“I loved the idea of a worker cooperative and was pleased when Joselyn invited me to be part of this project,” recalls Herrera. For her, a trans worker-owned salon is a chance to “work freely” and express her creativity without fear of discrimination or mistreatment from managers or fellow workers.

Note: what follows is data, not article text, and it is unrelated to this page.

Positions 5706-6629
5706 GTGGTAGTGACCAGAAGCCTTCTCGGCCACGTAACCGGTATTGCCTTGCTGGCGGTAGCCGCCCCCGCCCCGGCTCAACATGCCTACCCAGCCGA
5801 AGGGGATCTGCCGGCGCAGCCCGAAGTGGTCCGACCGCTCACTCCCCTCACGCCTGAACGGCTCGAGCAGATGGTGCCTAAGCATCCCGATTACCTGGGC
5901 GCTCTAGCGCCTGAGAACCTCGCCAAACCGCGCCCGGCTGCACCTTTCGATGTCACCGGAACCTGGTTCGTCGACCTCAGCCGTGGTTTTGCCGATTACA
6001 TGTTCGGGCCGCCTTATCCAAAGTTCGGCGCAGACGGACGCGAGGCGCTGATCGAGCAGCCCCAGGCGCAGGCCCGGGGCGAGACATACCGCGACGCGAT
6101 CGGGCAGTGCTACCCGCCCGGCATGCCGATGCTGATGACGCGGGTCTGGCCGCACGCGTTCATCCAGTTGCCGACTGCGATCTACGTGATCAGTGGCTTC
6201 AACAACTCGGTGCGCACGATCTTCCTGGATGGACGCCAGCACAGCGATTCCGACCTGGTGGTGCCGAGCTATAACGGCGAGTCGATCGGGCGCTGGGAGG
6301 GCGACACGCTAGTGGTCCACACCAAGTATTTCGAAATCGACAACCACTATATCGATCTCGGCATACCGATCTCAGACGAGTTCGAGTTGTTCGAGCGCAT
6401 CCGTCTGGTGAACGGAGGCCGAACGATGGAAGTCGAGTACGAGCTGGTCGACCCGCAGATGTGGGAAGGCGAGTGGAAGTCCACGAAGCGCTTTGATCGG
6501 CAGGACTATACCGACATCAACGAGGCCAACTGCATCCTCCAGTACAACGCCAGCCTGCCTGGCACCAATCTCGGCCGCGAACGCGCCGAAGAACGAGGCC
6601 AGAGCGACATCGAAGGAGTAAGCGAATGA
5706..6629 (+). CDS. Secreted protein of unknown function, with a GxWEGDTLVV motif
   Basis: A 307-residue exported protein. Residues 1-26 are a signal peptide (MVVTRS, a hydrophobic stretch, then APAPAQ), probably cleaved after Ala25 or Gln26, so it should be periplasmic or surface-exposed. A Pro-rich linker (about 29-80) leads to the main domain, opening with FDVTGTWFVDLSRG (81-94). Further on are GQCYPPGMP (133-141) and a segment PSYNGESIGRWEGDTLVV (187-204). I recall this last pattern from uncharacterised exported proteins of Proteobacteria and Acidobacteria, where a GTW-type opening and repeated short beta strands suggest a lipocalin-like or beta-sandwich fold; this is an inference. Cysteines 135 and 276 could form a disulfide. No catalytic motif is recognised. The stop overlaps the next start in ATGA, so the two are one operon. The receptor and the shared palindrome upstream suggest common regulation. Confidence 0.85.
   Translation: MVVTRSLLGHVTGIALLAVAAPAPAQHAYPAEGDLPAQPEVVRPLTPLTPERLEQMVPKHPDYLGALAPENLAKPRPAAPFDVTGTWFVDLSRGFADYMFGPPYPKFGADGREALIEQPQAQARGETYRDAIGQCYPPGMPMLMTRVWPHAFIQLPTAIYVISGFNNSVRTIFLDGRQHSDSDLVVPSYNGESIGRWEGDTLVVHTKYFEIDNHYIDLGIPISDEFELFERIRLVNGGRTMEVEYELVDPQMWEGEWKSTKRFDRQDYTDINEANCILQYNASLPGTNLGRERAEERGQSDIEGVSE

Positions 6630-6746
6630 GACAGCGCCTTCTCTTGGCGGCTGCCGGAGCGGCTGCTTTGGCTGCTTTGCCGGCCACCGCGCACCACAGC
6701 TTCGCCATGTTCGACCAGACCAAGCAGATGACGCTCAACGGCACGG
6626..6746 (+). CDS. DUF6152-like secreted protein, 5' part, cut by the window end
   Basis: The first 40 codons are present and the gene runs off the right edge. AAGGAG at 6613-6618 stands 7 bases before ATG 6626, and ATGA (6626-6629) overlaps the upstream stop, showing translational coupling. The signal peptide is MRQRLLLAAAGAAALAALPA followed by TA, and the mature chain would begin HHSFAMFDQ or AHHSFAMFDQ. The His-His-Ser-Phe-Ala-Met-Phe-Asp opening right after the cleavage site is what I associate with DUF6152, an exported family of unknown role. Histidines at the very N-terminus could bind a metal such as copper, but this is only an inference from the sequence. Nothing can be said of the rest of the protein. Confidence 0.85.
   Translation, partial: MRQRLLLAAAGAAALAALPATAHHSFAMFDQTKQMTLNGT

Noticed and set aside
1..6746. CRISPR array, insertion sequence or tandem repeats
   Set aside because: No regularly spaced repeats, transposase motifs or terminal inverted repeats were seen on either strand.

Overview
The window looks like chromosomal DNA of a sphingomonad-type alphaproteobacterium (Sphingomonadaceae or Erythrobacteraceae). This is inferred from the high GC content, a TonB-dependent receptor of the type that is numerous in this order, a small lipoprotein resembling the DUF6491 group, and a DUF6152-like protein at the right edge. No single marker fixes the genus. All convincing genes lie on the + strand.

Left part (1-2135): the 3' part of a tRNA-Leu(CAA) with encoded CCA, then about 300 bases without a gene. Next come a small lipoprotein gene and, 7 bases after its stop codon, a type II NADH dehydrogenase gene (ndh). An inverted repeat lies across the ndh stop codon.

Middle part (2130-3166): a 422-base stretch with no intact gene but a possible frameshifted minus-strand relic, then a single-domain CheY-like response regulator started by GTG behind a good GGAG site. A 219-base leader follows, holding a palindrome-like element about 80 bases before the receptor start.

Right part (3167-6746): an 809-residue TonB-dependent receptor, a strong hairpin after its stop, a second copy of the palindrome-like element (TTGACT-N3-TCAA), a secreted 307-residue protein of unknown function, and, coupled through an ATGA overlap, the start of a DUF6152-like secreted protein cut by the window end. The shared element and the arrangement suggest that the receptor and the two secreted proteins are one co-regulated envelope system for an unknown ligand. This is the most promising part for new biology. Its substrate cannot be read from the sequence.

Herrera maintains that Mirror is “focused on giving work to the trans community,” but that’s not the only way in which the collective is trying to aid marginalized people. Mendoza says that, in her opinion, “the greatest benefit of this is for undocumented people to have the ability to work.” That’s why the founders registered Mirror as an LLC, or limited liability corporation (a business milestone they recently hit). As opposed to organizing as an entity like a cooperative corporation, which many co-ops do, creating an LLC makes each member a co-owner rather than an employee, so each can be identified by individual taxpayer identification numbers, or ITINs, rather than social security numbers. Although ITINs don’t automatically grant legal authorization to work, the IRS application for an ITIN requires only proof of identity and a filled-in income tax form to obtain one, making it relatively straightforward for undocumented workers to obtain. Because the IRS does not report taxpayer information to the Department of Homeland Security or Immigration and Customs Enforcement, undocumented immigrants can safely use their ITINs to open bank accounts, apply for loans and establish credit and tax histories. According to the National Immigrant Law Center, ITINs can also be used as proof of residence and to claim “crucial economic supports,” such as the Additional Child Tax Credit. In 2014, the IRS reported that ITIN holders paid an estimated $9 billion in annual payroll taxes.